(Fun fact: A 1997 article in the Journal of the Royal Society of Medicine suggested that pellagra could’ve been responsible for the rise of vampire myths. As corn became a major part of European diets, many peasants consumed un-nixtamalized corn as if it was any other grain that could be treated with powerful mills. This led to widespread niacin deficiencies and rampant cases of pellagra. The article’s authors suggest that the disease‘s symptoms, such as the sensitivity to light that accompanies dermatitis, could be tied to the rise of vampire legends.)
Nixtamalized corn comes with one more perk—one that’s of particular interest to us. When it’s nixtamalized, corn can be made into masa—basically a corn dough. It’s the basis for tacos, tamales, and pupasas, along with many other amazing dishes. And in the modern era, that includes Tex-Mex favorites like nachos.
People in Mexico have been flattening balls of masa and cooking them to make tortillas for thousands of years. And for many of those years, cooks would fry up extra hunks of tortillas to make chilaquiles. The fried tortilla pieces are covered in salsa and served with delicious toppings like cotija cheese and meat. It may be one of the closer analogues to nachos you’ll commonly find in Mexico.
When whole corn tortillas are fried in fat, they’re called tostadas—which literally translates to toasted in Spanish. Tostadas are often topped with tasty ingredients, from seafood to beans, but at their core, they’re basically giant tortilla chips. And the history of fried tortillas probably goes way back. According to a doctoral thesis written by Vanessa Fonseca, there is an account from the 16th century of pedazos fritos de tortilla, or fried tortilla strips, though those may have been dry-toasted, rather than fried in oil.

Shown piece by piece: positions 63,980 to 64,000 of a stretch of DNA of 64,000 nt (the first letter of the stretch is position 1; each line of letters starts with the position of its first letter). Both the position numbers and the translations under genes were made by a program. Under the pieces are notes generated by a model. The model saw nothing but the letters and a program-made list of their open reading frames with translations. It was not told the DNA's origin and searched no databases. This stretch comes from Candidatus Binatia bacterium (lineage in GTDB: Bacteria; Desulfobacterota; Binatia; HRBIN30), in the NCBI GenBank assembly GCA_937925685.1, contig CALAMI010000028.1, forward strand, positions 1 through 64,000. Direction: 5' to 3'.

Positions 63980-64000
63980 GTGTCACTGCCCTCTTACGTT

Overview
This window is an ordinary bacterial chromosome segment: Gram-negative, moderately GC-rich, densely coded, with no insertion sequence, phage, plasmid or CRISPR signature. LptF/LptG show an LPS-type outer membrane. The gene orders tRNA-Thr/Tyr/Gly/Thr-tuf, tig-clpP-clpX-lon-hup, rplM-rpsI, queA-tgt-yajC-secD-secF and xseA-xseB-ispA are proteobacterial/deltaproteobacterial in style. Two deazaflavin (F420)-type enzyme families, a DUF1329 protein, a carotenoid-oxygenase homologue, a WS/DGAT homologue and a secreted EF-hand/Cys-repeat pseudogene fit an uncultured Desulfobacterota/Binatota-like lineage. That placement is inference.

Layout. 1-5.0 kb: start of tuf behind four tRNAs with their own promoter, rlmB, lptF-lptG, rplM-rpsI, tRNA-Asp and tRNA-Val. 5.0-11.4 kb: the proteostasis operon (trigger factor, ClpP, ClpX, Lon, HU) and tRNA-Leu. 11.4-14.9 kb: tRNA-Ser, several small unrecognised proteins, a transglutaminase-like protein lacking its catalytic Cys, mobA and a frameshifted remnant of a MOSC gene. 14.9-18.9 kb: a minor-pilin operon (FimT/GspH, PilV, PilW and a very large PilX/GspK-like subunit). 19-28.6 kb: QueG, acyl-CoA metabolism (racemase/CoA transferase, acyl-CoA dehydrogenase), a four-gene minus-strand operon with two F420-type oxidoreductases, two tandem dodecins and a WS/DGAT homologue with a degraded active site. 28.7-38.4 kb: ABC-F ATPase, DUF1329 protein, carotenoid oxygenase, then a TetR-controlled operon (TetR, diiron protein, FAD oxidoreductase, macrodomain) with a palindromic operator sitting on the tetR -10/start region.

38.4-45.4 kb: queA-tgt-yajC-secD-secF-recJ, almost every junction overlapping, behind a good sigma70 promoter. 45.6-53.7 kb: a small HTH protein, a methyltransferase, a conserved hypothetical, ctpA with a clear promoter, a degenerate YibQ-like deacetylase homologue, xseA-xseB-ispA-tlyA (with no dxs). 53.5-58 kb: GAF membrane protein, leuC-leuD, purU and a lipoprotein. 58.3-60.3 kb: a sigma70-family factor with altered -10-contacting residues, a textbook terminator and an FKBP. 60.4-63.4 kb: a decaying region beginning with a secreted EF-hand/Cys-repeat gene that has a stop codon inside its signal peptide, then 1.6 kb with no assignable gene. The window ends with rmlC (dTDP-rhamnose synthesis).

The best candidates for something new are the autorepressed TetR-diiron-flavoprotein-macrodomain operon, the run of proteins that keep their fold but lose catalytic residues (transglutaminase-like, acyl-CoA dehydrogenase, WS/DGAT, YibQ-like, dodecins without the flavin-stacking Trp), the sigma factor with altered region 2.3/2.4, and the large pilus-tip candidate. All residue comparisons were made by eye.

In any case, the modern, bite-sized version of the fried tortilla didn’t really begin to emerge as a distinct category until the 1900s. Tortilla-making was becoming commercialized around the turn of the century, and factory owners were looking for ways to repurpose the excess tortillas that would otherwise go to waste. These scraps were often fried, cut into chips, and distributed to restaurants in the area.
So how did the chips go from tortilla factory afterthought to snack aisle staple? Credit is often given to Rebecca Webb Carranza. In the late 1940s, Carranza was president of El Zarape Tortilla Factory in Los Angeles. She fried tortilla scraps into chips, and after serving them at a family party, she saw that people couldn’t get enough of them. “Tort Chips,” as she called them, were initially sold for 10 cents a bag from the factory delicatessen. By the 1960s, the chips had replaced regular tortillas as the business’s main product.